Before that, a few more words on the DVD. Unless you're one of the few who caught Monster Squad in the theater, you've been missing out on its original Cinemascope widescreen for all these years. Director Fred Dekker filmed this movie as kind of a poor man's John Carpenter, in that he greatly utilized the wide aspect ratio in every scene's framing, and as such I can't even imagine watching Monster Squad in pan and scan mode (like we all did on HBO and on VHS). As you'll see in the following screengrabs, Dekker really knows how to fill a frame.
Fans of Monster Squad will do cartwheels over the generous extras on the DVD, with a 90+ minute documentary that covers pretty much everything and a lively cast and crew commentary. The documentary's most interesting elements are when it focuses on Dekker, from his rise up the Hollywood ladder to how his career crashed. After being rejected by the USC and UCLA film schools, Dekker crafted the story for House, a horror movie with its own cult following these days (though I prefer the idiotic fun of House II: The Second Story). His first directing job was the still-not-on-DVD Night of the Creeps, which bombed at the box office but had a positive buzz before its opening that led to Monster Squad's greenlight. Monster Squad obviously did poorly as well at the box office, and Dekker bluntly says it killed his career 'for a couple of years.' This confession is somewhat sad since it comes at the end of the documentary after he talks all the hard work that went into it and the positive reception it has since garnered. Dekker follows up that statement by saying Robocop 3 killed his career again, and he's not lying -- he never directed again. Dekker's only credits following Robocop 3 have come as writer on the television series Enterprise and producer for a few forgettable televison projects.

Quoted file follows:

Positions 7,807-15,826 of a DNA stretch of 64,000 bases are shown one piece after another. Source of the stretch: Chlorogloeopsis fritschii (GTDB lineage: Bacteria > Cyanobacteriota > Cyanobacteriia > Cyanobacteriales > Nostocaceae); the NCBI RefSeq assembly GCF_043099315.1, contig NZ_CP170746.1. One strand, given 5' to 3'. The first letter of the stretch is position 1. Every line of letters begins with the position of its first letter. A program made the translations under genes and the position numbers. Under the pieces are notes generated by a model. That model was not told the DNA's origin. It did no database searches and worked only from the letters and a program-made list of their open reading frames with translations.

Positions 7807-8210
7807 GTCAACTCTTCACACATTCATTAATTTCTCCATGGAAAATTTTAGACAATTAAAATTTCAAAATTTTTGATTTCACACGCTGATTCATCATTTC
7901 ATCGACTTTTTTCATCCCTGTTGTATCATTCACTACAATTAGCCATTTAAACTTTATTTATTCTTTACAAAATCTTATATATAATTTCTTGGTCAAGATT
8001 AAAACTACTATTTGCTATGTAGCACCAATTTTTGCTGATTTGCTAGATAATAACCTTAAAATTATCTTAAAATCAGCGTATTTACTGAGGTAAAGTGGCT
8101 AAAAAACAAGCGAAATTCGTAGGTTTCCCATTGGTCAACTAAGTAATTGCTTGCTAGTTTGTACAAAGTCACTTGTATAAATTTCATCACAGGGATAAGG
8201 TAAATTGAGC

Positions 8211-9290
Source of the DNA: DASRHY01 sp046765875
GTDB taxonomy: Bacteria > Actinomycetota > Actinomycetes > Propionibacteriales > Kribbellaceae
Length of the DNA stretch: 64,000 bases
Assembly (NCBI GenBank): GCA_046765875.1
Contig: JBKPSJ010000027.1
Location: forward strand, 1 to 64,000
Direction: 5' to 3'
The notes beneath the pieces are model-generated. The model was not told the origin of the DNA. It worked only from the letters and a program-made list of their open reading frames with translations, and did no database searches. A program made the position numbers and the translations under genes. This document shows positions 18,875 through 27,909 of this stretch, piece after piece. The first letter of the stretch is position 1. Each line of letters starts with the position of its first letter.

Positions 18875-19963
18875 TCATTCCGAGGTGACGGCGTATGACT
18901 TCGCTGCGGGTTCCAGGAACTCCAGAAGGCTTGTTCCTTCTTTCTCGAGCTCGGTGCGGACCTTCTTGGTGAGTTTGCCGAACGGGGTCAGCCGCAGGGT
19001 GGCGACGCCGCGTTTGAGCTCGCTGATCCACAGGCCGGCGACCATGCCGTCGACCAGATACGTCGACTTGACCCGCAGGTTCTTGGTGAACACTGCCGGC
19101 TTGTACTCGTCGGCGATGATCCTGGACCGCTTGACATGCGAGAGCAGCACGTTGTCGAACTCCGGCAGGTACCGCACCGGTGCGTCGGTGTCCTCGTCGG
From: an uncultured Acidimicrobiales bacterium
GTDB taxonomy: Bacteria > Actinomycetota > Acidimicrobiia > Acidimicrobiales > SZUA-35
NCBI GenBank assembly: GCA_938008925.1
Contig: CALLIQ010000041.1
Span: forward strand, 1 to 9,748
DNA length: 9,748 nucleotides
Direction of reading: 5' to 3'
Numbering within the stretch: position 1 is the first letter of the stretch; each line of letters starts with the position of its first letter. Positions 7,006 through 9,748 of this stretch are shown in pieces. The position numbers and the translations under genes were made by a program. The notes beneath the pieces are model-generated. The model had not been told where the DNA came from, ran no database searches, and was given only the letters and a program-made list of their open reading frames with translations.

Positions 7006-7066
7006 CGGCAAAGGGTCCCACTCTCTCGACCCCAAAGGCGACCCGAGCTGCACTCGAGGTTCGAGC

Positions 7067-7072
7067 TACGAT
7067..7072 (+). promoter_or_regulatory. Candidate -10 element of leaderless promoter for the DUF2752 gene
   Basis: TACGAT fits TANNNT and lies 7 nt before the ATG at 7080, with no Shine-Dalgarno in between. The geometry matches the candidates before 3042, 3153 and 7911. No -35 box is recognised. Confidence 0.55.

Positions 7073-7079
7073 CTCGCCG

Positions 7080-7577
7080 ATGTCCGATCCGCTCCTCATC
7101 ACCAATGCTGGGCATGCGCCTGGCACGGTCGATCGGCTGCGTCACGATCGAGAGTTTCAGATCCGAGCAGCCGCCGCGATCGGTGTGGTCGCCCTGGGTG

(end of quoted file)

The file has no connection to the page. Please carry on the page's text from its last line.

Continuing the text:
But hey, he'll always have Monster Squad, and let's take a look at some of the highlights from the movie's unforgettable final act:
Tough talking Rudy puts his Monster Squad membership on the line with a downtown showdown against Dracula's virgin vamps.
I love this shot, especially the placement of his cigarette and how he's firing a full-on inch-thick wooden stake.
Doesn't get much better than this. I love how the streetlight captures the stake and the advancing vamps.
WE JOIN OUR CURRENT BATTLE ALREADY IN PROGRESS: Sean's dad had the sense to apparently pick up one (1) stick of dynamite at the store (minutes before midnight) before coming to help. He puts the dynamite to good use by stuffing it down the Wolfman's pants.